Any smaller financial institutions, still based in Scotland, would have low expectations of a bail-out - though since the crash, that's now the message to all lenders.

What about fiscal policy?

Or take fiscal policy. The Wilson Commission gulps in full the harsh message from GERS - Government Expenditure and Revenue Scotland.

A deficit, including oil and gas revenue, at nearly 10% of national output, or Gross Domestic Product, is not sustainable, it is conceded.

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So what to do?

A lot of work has gone into the answer. It is not simply to grow the economy faster, as the name of the commission suggested it should. The days of the tiger economies, at least in Europe, have gone.

The best hope for boosting growth in the short term - productivity being a longer-term project - is seen as a boost to immigration, with a "Come to Scotland" campaign, and financial incentives thrown in.

That's easy for an economist to say: less so for a politician (I intend to return to the question of growth once I've had a chance to digest the recommendations).

Discipline on spending

A key element of the Wilson answer to the fiscal question is discipline on spending. This looks like, politically, the most difficult factor to manage, in an excited environment where expectations can run away from reality.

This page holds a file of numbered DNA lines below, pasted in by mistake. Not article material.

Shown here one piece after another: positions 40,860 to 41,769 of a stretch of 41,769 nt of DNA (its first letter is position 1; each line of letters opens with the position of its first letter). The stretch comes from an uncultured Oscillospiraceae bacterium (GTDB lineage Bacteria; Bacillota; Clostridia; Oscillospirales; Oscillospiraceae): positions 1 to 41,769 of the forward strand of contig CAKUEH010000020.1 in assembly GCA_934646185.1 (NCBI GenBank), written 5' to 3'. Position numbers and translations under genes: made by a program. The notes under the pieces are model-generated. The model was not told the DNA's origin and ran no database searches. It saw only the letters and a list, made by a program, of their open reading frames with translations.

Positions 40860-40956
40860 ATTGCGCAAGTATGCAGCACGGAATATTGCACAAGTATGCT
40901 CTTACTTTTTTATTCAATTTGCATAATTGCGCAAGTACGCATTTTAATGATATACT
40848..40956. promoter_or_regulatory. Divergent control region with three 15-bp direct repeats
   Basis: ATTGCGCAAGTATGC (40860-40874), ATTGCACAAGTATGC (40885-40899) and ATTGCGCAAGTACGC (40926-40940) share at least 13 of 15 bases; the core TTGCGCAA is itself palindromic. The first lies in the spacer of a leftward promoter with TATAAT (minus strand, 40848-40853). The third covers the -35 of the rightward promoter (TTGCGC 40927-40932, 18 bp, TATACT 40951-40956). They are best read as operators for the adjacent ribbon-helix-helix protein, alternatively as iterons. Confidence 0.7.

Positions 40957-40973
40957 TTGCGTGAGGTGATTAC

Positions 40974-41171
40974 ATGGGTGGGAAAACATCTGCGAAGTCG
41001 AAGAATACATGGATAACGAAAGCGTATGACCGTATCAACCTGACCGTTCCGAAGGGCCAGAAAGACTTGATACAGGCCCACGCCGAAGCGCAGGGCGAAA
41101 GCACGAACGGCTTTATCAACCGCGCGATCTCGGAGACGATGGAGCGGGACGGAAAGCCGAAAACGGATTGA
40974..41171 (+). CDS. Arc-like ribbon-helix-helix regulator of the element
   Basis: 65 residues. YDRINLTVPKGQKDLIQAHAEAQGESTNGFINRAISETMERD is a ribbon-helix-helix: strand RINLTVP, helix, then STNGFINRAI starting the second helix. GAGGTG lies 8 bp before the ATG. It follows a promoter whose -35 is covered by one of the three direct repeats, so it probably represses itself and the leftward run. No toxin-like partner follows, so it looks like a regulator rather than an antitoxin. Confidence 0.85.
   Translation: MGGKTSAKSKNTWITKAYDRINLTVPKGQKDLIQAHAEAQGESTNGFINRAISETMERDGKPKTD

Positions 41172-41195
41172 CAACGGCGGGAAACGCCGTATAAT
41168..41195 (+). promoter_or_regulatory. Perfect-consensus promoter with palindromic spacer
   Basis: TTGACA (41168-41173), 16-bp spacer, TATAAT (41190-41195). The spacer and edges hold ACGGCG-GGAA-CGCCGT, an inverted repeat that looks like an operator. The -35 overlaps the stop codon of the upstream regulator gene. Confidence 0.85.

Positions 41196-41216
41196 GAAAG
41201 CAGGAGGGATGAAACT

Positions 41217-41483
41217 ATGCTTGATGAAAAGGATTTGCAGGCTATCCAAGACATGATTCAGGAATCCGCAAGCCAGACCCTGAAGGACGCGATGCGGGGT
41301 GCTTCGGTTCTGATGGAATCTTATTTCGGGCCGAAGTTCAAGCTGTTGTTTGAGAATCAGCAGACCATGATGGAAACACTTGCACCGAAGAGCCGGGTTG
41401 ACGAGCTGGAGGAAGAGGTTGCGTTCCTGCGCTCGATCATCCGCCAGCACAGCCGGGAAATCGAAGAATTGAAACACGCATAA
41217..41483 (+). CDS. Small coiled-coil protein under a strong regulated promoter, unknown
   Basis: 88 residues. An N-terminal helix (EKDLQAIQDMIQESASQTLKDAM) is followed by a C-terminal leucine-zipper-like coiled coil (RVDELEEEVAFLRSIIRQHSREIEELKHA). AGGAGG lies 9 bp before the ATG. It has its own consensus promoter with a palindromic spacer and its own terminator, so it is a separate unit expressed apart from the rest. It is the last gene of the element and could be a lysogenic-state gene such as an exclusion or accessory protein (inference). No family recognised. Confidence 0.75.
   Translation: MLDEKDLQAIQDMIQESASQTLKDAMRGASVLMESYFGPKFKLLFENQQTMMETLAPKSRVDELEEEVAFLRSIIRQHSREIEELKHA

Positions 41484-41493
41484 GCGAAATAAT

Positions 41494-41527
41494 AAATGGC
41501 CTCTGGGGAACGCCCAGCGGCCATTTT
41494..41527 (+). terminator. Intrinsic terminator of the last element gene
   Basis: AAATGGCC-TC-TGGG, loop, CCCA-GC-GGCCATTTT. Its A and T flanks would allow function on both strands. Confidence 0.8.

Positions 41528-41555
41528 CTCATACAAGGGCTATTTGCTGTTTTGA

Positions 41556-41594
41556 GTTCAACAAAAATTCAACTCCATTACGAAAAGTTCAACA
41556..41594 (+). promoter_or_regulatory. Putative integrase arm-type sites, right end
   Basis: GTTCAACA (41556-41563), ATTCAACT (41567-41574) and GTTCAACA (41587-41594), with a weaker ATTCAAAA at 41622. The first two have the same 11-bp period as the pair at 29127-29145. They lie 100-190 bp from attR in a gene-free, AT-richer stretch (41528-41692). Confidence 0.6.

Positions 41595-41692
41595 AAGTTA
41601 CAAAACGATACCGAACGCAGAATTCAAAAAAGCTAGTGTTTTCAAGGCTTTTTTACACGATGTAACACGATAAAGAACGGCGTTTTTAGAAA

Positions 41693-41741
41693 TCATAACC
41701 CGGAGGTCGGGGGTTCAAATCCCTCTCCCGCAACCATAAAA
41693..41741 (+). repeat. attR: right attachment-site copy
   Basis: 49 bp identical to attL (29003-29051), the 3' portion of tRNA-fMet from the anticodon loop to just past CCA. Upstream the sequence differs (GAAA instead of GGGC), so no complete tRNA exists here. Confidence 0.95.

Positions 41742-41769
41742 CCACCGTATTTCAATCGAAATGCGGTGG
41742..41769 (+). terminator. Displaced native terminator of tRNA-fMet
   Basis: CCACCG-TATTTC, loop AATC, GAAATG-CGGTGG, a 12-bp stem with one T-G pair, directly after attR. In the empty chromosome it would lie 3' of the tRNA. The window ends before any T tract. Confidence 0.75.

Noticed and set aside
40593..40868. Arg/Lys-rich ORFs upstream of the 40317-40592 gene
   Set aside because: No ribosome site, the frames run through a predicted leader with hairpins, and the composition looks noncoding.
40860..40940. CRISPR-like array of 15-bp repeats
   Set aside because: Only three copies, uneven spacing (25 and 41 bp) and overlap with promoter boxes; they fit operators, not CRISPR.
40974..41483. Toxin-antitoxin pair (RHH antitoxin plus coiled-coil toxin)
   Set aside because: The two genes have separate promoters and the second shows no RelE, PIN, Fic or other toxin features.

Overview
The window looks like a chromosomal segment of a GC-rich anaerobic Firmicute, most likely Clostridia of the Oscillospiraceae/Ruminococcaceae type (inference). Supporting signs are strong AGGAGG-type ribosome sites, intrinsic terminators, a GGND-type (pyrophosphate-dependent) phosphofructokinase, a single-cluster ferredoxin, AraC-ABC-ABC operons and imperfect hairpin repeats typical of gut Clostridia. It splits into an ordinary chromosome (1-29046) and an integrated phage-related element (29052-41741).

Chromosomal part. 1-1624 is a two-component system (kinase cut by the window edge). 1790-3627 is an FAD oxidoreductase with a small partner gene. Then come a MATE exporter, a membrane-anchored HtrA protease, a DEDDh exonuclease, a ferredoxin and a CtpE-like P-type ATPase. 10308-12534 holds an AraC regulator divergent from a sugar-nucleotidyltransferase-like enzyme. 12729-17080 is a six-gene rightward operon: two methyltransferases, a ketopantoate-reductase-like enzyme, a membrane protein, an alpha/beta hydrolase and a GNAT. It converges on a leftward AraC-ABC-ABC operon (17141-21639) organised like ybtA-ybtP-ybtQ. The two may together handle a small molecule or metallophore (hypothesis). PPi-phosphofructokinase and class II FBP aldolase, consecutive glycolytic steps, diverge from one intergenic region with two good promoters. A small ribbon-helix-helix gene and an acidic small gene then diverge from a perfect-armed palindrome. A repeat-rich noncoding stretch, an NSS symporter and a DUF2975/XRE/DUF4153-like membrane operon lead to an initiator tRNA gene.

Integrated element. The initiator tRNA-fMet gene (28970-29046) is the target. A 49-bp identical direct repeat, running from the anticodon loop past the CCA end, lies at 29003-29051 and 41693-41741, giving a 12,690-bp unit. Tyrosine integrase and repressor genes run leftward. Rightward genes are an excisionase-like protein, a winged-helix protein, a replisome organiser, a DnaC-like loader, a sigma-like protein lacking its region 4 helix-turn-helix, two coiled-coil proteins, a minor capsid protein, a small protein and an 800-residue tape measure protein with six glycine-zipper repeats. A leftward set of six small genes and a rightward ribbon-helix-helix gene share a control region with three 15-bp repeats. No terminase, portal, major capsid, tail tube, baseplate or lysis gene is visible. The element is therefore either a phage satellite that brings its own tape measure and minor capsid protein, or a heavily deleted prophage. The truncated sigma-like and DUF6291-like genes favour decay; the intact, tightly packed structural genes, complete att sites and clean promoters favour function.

The constraint would not be a real terms cut, but instead a very small increase, at 1% below the cash terms increase in economic growth.

For example, suppose 2% inflation and 1.5% real growth, which is not an unreasonable target, meaning 3.5% cash growth. Pare that back to a disciplined 2.5% increase in public spending, and you could guess that would make for uncomfortable discussions round the Cabinet table.

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Image caption Pressure is expected to build on health and social care budgets

The aim, remember, is to be doing this over the years when immense pressure is expected to build on health and social care budgets.

The Wilson report adds to that a cut in defence, including the nuclear deterrent budget, to 1.6% of national economic output (To be clear: Trident money would not be spent on other priorities. It would be put into deficit reduction). Then review tax collection and get it to the same level of efficiency as the best of smallish nations.

There's a call for a rigorous review of all spending, to ensure that the government doesn't keep spending on the priorities of 10 or 20 years ago, just because it's aye been, and because those programmes are too difficult to cut.

And oil and gas? No, that is taken out the equation, to be treated as a windfall, and put into a future generations fund for long-term projects.

All this assumes a taxing and spending regime which doesn't depart much from what we have at the moment.

In the early years, it does not encourage people to think that Scotland would shift either to a high-tax, high welfare Scandinavian model or low tax and low regulation. Nor does it battle through the thicket of possibilities around Brexit, and where Scotland might find itself over the next few years.

Running a deficit

For five to 10 years of such a fiscal plan, it is reckoned that an independent Scotland would be running a deficit and building up debt. Modelling with what they say are conservative assumptions, the deficit would fall to 3% in the ninth year.